Rand ends her novel with a plane ride - the heroes returning home - but never realizes the redemption or reclaiming of the world as a more rational place. There’s only a promise of society’s brighter and more rational future, which readers are supposed to trust because Rand has consistently clarified the brilliance of her heroes and showed us how, with logic, effort and desire, a trail could be blazed. Rand’s fictional sanctuary was a massive expanse of privately owned land, and the blazed trail was far removed from the chaos and constrictions of public domain. This detail seemed not to effect Rand’s vision of the larger, more encompassing future.

At fifteen, I was drawn to Rand’s ideals, but also skeptical. I was looking for answers, in search of mentors and guidance, and seeking pathways to adult success. The stark simplicity of Atlas Shrugged appealed to the part of me that craves logic and order. The penniless orphan that became hero John Galt catered to my hopefulness. Rand herself - an immigrant, a laborer, an avid learner, and then a successful writer - was an inspiration. I might not have read anything except one line of Rand’s work - when one of her characters states that he is never lonely when he is alone (from an early draft of The Fountainhead) - and felt an affinity for her thoughts.

I was relieved when Ms. Rand ushered a couple of artists and underlings into the Atlas world. Of course, they were incredible beings - titans of their craft or prodigal sons - but prior to their introduction, Rand left me wondering if such people would have any place in her industrial world.

Rand was a charismatic and inflexible promoter of capitalistic extremes. She chose her scenes carefully and seemed to have an answer, even if brusquely economical, for the most common questions. She hinted at the rough-edged and well-considered beneficence of her rulers, but didn’t elaborate how this would effect the common person, the broken person, or the larger social order. By focusing on the bright light of industrial genius and repelling mediocrity as its opposite, Rand evaded much that was human, elemental, and inevitable.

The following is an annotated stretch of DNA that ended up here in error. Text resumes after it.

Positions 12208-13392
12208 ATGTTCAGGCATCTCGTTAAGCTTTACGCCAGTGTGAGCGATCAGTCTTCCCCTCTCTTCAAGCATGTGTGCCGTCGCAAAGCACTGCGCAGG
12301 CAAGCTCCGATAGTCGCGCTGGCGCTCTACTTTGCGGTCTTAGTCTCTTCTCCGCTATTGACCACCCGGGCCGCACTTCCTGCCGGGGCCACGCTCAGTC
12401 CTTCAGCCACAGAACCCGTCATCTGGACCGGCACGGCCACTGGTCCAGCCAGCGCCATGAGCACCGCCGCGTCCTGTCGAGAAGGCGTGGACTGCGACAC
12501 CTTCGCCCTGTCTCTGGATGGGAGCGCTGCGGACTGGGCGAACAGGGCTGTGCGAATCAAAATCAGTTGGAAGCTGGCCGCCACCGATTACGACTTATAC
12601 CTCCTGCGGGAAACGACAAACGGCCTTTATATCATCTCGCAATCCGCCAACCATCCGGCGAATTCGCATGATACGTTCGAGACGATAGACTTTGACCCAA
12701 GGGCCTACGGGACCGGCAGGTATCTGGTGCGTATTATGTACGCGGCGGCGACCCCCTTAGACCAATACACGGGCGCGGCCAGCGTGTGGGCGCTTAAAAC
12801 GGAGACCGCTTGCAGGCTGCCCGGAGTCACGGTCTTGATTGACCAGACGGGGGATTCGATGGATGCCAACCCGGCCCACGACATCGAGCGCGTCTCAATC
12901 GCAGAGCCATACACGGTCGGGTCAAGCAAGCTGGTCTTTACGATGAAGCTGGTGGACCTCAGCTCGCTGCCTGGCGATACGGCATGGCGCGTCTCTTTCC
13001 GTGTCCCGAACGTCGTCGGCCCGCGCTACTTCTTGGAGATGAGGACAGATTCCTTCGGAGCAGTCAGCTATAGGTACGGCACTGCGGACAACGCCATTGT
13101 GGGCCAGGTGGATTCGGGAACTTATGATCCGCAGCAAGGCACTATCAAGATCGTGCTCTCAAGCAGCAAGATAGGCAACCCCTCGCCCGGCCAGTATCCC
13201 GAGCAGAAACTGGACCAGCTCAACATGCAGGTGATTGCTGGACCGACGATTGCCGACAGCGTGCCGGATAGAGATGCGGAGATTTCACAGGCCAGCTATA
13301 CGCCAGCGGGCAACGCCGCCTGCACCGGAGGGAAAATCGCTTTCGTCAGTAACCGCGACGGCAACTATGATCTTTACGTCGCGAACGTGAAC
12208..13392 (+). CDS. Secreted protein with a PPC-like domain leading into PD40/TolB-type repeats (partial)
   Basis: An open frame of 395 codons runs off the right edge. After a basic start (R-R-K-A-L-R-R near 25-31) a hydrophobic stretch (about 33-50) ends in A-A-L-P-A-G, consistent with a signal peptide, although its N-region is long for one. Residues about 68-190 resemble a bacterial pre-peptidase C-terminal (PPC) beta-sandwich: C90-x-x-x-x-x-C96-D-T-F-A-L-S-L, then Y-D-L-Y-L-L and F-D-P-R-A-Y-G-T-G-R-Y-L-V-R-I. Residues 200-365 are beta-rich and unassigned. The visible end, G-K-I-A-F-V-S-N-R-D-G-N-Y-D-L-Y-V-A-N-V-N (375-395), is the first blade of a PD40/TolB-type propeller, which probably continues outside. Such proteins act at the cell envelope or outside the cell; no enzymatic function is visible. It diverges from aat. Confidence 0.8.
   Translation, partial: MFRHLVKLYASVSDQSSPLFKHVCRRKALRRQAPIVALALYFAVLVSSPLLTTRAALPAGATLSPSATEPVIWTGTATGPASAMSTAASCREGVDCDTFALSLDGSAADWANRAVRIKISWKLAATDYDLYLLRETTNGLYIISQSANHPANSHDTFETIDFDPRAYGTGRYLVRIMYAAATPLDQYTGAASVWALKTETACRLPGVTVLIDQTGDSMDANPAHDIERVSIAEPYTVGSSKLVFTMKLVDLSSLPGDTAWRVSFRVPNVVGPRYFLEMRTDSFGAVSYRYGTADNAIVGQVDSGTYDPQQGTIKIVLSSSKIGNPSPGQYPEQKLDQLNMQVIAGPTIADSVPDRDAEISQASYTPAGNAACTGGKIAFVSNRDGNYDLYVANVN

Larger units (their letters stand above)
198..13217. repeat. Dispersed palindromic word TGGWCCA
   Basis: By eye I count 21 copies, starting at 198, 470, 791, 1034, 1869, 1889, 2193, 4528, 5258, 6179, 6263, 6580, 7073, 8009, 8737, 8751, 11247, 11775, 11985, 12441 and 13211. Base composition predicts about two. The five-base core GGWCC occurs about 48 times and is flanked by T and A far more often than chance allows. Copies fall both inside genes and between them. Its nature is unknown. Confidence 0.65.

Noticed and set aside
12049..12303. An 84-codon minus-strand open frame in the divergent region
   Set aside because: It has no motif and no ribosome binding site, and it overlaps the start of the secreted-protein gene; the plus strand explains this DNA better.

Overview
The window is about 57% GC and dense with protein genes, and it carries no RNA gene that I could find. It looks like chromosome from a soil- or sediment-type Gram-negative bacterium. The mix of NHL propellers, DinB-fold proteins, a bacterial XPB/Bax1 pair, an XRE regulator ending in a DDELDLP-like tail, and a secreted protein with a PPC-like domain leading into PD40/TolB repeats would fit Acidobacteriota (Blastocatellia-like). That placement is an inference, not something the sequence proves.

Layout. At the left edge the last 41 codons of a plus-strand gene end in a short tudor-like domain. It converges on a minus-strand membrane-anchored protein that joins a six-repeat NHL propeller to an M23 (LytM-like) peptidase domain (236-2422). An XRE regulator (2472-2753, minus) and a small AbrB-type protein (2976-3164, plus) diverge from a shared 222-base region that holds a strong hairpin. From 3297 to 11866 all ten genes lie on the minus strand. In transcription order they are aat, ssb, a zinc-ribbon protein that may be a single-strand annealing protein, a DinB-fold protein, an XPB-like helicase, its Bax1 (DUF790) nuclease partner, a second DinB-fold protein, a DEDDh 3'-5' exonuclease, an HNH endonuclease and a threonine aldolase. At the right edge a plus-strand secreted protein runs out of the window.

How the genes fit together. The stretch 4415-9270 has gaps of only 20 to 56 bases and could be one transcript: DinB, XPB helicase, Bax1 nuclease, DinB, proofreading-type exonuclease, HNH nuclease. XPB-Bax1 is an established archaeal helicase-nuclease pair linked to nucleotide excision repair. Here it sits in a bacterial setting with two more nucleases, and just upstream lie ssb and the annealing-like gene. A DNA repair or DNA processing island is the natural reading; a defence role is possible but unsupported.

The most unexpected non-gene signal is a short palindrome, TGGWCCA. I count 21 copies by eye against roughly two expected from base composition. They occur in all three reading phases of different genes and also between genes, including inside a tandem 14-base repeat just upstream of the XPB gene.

Still, at fifteen, excited and anxious to enter the adult world and make my own living, I was drawn to Rand’s heroes. I did not have the genius of a John Galt or Dagney Taggart, but I thought I might be a Jonathon - Dagney’s trusted assistant - or even a part of John Galt’s loyal crew. I rewired my solitary energy and went in search of connections - and heroes. Thirty years later, I know why Atlas Shrugged was so compelling, and also why Rand needed fiction to sustain her philosophical ideals.

Rand was a genius at complicating the simple credo of the American dream – which is the basis for her Objectivist philosophy – but she needed a simplicity that could only be offered by fiction in order to make any of it sound believable or possible. She had to push aside all of the political, social and human realities that defied her hardline approach, in order to create a black and white world where the virtuous and the villainous were clearly separate, and where virtue ultimately held all the power.

The bright young rebels at the coffee house will likely attempt conformity somewhere down the line. Their hair may go back to its genetic roots, their piercings and tattoos may be hidden, but each of them, I know, will carry the ideals of their favorite philosophies in their pockets. Each will approach adult life believing there is a safe harbor somewhere in their future, where abundant opportunities will exist for bright and eager people like them, who are differently minded, passionate, and idealistic.

I couldn’t imagine telling them otherwise, and I didn’t. Instead, I listened and found myself smiling on the inside. My generation is not theirs. Mine kept few promises and failed to live up to many ideals, but its days are now numbered. The world will belong to a new generation, hopefully one that’s full of youthful energy and new ideas, and one that won’t rely on fiction, no matter how compelling, when it’s their turn to build a better world.  


8 Responses to “Ayn Rand & the Spirit of Rebellion”

  • The Fountainhead made a profound impact on me when I was 18 because after 14 years of Catholic schools, Rand’s message was that it was okay to be selfish.

    My roommates in college and I had a few long night discussions about Rand’s ideas and had her on a pedestal. Looking back, I can’t believe how enamored I was with her –such an anti-environmentalist and expounding a narcissistic view of the world. Still, she has the best opening line of almost any book I know.

    He stood naked at the edge of a cliff….

    Still remember it after all these years.
    Nice essay, Jane.

  • Dear Jane,